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What Is Tennis Elbow and How to Prevent It?

Tennis elbow is a condition mostly caused by repetitive overuse or repeated movement of the forearm muscles near the elbow joint. There are several day-to-day activities as well as playing certain sports that could increase the risk of tennis elbow1.


What is Tennis Elbow?

Tennis elbow, also known as lateral epicondylitis, is a common cause of chronic elbow pain1. Although commonly found in tennis players, tennis elbow can also happen to anyone who exerts stress to the elbow joint.

Several activities that exert stress on the elbow joint may cause tennis elbow, for example1:

  • Driving
  • Poor office ergonomics
  • Gardening
  • Decorating
  • Playing golf
  • Squash
  • Swimming
  • Any routine work such as using the mouse and keyboard, cooking or using hand tools


Symptoms of Tennis Elbow

The main symptom of tennis elbow is pain around the elbow joint. Patients usually feel pain on the outside of the elbow, and the pain intensifies when you twist your wrist, stretch your arm or make a fist. It may also be difficult to lift your arm.

Tennis elbow can persist anywhere between 6 months to 2 years, with most people (90% of reported cases) recovering entirely within a year2.


Tennis Elbow Treatment

The most important thing to do with tennis elbow is to avoid the activities that cause strain on the forearm muscle or the wrist. Cold compressing the area with ice can also ease the discomfort.

Medication for Tennis Elbow

Drugs such as Paracetamol, NSAIDs (such as Ibuprofen and Naproxen) and Aspirin are commonly used to ease inflammation and pain. As NSAIDs contain side effects such as gastrointestinal bleeding, you should consult a doctor before taking any medication3.

Other Treatments

Platelet-rich Plasma Injection

Besides medication, your doctor may also recommend platelet-rich plasma injection (PRP injection). The healing process of the inflamed tendons and muscles can be accelerated by injecting the patient’s own platelets4.

Physical Therapy

Patients can also consult a physiotherapist to receive physical therapy. The physiotherapist may apply manual techniques to relieve pain by encouraging blood flow to the muscle. Physiotherapists can also demonstrate specific exercises that can help restore the arm’s mobility and strengthen the forearm muscles.


Preventing Tennis Elbow

As well as regular stretching, avoiding activities that cause strain on the forearm muscle or wrist is a way you can prevent tennis elbow5. Here are some other tips:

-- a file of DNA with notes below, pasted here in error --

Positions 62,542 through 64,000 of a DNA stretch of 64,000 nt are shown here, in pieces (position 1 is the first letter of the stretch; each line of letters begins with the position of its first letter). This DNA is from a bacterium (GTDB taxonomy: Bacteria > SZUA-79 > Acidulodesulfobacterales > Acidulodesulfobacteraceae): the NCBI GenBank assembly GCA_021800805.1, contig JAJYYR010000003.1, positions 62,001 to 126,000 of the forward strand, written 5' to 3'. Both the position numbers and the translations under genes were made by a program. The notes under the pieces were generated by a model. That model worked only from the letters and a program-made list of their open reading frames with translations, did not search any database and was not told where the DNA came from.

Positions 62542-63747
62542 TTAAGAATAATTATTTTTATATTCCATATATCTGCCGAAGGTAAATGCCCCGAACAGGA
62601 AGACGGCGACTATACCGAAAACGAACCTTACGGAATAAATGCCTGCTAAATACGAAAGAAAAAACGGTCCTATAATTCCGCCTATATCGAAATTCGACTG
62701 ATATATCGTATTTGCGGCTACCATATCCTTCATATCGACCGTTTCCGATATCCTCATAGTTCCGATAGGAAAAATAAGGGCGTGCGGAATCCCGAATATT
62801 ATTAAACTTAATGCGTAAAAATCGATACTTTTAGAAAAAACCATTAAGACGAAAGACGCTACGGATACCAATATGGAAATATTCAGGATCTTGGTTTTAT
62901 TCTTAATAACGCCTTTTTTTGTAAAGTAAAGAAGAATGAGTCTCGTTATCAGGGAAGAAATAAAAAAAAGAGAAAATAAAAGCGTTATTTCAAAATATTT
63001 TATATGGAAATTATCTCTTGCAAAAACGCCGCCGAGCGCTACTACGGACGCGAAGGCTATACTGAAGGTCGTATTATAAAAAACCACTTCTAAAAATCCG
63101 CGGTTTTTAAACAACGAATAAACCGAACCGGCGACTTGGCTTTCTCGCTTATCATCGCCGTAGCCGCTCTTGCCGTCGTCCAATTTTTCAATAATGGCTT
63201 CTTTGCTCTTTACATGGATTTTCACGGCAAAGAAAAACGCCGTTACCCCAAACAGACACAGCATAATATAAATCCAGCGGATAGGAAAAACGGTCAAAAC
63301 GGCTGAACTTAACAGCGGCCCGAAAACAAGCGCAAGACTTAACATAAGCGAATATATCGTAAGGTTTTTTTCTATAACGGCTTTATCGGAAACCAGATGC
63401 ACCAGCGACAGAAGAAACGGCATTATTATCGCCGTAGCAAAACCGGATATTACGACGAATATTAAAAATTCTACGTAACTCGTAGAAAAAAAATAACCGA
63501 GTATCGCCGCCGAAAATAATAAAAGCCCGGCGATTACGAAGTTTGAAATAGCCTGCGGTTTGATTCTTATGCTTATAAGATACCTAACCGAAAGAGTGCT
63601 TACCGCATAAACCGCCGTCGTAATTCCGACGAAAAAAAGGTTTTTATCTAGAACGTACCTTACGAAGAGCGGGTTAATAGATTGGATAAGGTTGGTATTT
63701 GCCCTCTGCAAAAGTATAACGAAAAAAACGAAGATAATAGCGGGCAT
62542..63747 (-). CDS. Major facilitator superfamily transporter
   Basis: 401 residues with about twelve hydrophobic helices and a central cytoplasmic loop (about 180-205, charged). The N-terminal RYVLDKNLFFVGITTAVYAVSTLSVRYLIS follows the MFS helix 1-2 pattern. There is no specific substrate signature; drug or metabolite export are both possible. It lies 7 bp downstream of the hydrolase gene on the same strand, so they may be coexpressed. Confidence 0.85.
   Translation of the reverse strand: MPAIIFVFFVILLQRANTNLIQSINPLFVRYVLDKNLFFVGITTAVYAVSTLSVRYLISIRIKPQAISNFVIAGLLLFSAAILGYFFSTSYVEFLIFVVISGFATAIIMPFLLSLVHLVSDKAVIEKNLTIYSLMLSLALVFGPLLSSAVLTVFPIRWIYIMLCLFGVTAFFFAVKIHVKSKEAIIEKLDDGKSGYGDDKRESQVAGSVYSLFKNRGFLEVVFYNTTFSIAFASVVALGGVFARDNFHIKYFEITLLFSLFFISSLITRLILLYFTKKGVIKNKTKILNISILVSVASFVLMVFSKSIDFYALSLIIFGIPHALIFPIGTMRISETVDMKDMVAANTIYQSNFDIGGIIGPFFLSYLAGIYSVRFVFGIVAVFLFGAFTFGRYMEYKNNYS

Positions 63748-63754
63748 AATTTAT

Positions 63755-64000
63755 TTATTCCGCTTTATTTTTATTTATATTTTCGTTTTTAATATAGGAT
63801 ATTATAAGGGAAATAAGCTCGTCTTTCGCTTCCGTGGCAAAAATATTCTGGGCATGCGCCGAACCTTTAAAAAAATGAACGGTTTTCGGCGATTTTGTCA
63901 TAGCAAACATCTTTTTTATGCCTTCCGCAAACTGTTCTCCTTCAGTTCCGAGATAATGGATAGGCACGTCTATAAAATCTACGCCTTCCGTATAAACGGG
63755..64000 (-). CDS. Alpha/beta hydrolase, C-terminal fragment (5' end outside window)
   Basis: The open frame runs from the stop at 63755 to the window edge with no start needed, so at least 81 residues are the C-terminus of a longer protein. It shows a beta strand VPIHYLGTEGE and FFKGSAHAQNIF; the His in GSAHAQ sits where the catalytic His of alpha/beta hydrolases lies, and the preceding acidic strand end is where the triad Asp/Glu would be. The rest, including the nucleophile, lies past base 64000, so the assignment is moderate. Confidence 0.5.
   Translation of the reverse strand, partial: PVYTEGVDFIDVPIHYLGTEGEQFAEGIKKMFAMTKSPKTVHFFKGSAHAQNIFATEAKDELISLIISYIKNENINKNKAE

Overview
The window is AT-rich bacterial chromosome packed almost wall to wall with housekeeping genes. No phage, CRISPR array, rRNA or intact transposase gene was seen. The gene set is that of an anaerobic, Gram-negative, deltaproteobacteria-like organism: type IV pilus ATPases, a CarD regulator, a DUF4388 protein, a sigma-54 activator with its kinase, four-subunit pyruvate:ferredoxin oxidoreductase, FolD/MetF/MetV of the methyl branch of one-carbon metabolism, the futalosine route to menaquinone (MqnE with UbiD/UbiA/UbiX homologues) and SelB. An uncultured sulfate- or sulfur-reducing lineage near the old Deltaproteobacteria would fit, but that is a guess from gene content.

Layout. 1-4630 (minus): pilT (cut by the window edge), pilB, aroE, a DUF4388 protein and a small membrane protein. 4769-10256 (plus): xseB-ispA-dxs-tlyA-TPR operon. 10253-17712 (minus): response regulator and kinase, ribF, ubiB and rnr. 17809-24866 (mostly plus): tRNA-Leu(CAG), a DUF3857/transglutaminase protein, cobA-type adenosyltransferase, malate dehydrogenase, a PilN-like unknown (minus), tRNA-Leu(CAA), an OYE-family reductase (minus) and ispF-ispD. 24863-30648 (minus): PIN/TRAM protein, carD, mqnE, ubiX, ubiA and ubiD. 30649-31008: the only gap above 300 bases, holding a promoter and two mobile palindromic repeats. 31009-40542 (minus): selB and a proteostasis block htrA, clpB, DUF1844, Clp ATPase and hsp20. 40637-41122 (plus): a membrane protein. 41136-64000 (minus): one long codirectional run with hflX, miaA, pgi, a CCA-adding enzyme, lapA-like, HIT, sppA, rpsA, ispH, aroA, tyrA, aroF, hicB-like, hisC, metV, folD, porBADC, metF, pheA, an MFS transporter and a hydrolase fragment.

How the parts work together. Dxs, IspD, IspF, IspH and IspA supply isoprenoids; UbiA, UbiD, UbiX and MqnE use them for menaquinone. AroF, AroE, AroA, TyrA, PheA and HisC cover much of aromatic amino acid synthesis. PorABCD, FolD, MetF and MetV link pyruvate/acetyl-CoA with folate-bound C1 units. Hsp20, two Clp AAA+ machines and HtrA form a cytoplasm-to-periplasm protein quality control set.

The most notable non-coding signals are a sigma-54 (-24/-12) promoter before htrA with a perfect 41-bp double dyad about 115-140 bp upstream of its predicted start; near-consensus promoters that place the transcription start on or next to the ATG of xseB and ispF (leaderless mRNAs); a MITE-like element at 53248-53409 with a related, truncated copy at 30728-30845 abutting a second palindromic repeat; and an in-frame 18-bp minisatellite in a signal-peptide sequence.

Day-to-Day Movement

  • Refrain from any movement that causes discomfort.
  • Keep your wrist and elbow from being used more than the rest of your arm. It may also help to distribute the load to your shoulder's larger muscles.
  • Consult with a physiotherapist for exercises to strengthen your forearm muscles and learn how to put less strain on your elbow.
  • Stretch regularly to increase your blood flow and strengthen the elasticity of muscle tissue.

During Sport and Exercise


Warming up before doing any exercise prepares your body for intense movement. Before your workout, you can do simple warm-ups such as jogging around the court and stretching. The increase in muscle temperature would encourage blood circulation, improve your reflexes and strengthen the elasticity of muscle tissues5.

While exercising

Make sure you are using the correct posture and technique. For example, maintain a normal shoulder range of 90 degrees. Consult a coach with your form or a physiotherapist with exercises that strengthen your forearm muscles. Always use lightweight tools to avoid any extra strain on your muscles5.

Cool down

Jog or stretch for 30 seconds after exercising to encourage blood circulation and lower body temperature, helping your muscles recover.

Always listen to your body. If your muscles are sore, stop the activity that is causing pain and rest. You should avoid using one part of your arm repeatedly. The stress should be spread evenly throughout your arm to prevent overusing one particular muscle.



You can minimise and prevent tennis elbow with the proper precautions, equipment and recovery methods mentioned above. If tennis elbow continues to trouble you, visit a physiotherapist for a consultation.



  1. National Health Service. (2020). 'Tennis elbow.' NHS. 10 November 2020. Available from: <https://www.nhs.uk/conditions/tennis-elbow/> [Accessed 11 August 2021].
  2. National Health Service. (2020). 'Tennis elbow symptoms.' NHS. 10 November 2020. Available from: <https://www.nhs.uk/conditions/tennis-elbow/symptoms/> [Accessed 11 August 2021].
  3. WebMD. (2020). 'Tennis Elbow (Lateral Epicondylitis).' Jumpstart. 13 June 2020. Available from: <https://www.webmd.com/fitness-exercise/tennis-elbow-lateral-epicondylitis#1> [Accessed 11 August 2021].
  4. US Centre for Sports Medicine. (2011). 'What Are the Side-Effects of Platelet-Rich Plasma Therapy?' USCSM. 6 June 2011. Available from: <https://uscenterforsportsmedicine.com/what-are-the-side-effects-of-platelet-rich-plasma-therapy/> [Accessed 11 August 2021].
  5. National Health Service. (2020). 'Tennis elbow prevention.' NHS. 10 November 2020. Available from: <https://www.nhs.uk/conditions/tennis-elbow/prevention/> [Accessed 11 August 2021].

Topics: Health & Wellness

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